Eventually, after Jones moved his operations to Guyana, an American Congressman decided to visit to investigate charges of abuse brought by temple members, and everything went south once his plane landed.

The Congressman and most of his entourage were assassinated. Meanwhile, Jones ordered the members of the cult to kill themselves with cyanide-laced Kool-Aid, hence the origin of the phrase.

Those who didn’t voluntarily drink were shot, and Jones himself committed suicide.

It was a total shitshow, but it also elevated the concept of cults and awareness of their traits into national awareness, so a lot of the splash-back may have been positive.

Arguably, the events in Jonestown gave incentive to the people who had been going after Scientology, so there’s that.

    1. 2003 C.E.: I now pronounce you husband and husband. Or wife and wife. This was the day that the Massachusetts Supreme Court gave their 4-to-3 ruling declaring the state’s ban on same-sex marriage unconstitutional, giving the state legislature 180 days to change the law.

Goodridge v. Department of Public Health was the camel’s nose under the tent that eventually led to the legalization of same-sex marriage throughout the United States.  

Here’s an interesting side-note: The concept is not “gay marriage.” It’s “same-sex marriage.” So, in theory, it doesn’t mean that it has to be a fucking couple (a couple who’s fucking?) that gets married.

That’s right. Two straight friends or roommates could just as well tie the knot, and if they have compelling financial or medical reasons to do it, it might not be a bad idea.

I don’t know whether there are many states left that allow lack of consummation (i.e. “he never fucked me!”) as a reason for a no-fault divorce, but I certainly know of none that require sex and or the production of crotch-fruit to consider a marriage valid.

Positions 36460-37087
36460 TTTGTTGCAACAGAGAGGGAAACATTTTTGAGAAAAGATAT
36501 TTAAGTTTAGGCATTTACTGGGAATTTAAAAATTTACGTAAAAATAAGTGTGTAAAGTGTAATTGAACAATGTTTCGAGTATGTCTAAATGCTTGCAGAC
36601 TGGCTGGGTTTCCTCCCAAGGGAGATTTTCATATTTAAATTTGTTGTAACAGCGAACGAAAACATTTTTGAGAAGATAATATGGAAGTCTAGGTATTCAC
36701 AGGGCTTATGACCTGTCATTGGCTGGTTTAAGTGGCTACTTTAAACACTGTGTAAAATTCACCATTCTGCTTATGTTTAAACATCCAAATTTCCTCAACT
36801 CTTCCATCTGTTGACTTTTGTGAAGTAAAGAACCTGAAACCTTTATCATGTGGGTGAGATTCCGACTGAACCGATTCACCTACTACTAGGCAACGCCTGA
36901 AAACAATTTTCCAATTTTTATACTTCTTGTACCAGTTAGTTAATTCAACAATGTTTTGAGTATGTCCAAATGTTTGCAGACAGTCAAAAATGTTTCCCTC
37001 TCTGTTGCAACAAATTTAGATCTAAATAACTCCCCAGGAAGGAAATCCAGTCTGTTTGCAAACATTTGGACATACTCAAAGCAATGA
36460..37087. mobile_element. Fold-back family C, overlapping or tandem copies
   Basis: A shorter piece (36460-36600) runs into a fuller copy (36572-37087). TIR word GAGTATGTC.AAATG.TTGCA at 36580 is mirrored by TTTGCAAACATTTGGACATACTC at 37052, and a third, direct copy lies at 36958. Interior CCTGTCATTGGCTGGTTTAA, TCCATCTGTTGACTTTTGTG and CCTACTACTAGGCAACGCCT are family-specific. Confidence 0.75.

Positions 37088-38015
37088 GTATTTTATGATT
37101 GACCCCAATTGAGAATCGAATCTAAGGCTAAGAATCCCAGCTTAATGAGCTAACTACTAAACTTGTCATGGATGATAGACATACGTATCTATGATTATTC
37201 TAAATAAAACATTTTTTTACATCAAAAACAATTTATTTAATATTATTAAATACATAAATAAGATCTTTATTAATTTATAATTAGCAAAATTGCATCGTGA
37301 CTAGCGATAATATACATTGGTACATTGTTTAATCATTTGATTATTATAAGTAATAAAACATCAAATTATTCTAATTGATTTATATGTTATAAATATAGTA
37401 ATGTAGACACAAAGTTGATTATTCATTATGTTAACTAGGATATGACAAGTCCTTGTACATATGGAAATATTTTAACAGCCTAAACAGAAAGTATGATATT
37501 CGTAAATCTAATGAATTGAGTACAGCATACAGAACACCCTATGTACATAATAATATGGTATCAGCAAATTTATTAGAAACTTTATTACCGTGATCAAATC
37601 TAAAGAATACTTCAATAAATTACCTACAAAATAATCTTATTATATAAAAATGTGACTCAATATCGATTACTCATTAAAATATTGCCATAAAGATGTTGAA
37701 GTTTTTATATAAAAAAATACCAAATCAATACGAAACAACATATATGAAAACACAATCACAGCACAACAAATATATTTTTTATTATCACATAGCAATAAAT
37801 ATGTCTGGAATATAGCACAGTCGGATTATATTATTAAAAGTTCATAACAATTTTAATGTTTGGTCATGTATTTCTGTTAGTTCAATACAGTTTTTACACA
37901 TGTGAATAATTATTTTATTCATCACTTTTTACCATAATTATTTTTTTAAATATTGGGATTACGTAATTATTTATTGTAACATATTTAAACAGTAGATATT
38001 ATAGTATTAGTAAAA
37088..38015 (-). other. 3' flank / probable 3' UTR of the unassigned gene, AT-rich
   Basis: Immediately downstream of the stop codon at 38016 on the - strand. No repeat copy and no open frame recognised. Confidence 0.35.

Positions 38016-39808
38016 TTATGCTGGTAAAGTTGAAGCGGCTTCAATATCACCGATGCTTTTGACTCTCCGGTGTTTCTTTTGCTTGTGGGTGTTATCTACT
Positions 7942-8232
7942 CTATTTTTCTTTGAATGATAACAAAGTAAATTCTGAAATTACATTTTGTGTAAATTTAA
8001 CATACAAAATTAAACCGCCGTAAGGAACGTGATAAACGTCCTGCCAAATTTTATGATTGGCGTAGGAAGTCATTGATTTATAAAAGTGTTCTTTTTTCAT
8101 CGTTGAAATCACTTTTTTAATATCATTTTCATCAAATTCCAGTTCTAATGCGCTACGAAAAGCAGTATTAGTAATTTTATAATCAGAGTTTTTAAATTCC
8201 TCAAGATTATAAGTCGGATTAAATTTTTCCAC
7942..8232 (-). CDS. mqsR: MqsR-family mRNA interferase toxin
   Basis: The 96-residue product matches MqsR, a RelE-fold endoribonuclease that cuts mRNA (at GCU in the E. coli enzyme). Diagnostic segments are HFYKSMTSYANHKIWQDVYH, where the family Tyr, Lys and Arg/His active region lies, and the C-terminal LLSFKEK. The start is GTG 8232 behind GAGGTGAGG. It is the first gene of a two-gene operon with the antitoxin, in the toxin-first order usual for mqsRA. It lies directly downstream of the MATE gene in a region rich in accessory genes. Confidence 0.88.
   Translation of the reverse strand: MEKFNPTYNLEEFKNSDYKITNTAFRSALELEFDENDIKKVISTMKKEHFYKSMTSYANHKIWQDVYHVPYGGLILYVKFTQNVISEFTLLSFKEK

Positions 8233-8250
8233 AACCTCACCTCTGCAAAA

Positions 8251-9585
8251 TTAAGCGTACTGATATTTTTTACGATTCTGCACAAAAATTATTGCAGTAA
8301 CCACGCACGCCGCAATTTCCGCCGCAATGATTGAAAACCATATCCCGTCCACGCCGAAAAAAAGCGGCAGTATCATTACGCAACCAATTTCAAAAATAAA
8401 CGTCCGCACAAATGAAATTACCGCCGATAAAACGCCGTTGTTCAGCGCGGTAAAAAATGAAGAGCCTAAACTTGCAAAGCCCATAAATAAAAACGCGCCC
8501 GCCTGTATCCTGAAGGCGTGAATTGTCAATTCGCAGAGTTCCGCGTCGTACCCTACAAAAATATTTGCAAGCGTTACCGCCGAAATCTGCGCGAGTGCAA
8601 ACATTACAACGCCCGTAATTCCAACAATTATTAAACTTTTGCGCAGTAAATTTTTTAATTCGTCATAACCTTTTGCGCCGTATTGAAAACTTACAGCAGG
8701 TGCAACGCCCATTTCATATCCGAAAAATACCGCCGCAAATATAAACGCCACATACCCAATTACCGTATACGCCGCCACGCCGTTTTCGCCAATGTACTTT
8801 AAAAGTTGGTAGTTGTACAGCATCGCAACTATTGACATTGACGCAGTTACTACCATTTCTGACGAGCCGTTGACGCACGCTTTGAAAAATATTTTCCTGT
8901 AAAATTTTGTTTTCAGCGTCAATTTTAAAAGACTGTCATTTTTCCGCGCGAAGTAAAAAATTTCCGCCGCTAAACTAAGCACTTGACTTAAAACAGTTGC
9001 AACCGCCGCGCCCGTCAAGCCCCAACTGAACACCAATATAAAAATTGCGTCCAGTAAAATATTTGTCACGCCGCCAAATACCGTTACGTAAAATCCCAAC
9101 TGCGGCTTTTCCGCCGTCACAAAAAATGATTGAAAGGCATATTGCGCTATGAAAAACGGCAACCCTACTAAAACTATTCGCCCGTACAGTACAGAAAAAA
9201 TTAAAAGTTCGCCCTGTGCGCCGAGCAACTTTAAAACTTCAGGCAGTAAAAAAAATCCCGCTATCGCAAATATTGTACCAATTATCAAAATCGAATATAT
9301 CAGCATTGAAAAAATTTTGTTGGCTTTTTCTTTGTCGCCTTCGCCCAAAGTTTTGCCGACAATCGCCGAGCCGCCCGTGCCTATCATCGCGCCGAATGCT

So this day in history 17 years ago was the beginning of a win for a lot more than just the LGBTQ+ community, because the right to marry brings so damn many protections with it, especially when it comes to legal, medical, financial, and end-of-life decisions.

I work in Medicare by day, so I see this a lot, when somebody who is, unfortunately, old but without spouse or children has to ask a friend to deal with all their medical decisions. And that friend can get a durable Power of Attorney.

This is well and good up to a point, but doesn’t quite give the absolute rights that being a spouse would. And if that friend is of the same-sex and not married, it would make so much sense to use marriage to make their caretaker role so much stronger.

Which is why we need to remember the real lesson of same-sex marriage.

People easily forget. There are two versions of marriage, and they need to be kept separate. One is the ceremony. The other is the legal contract.

The ceremony is the religious (or not) one and, while it may have enormous cultural, emotional, or symbolic meaning, it has absolutely no legal effect.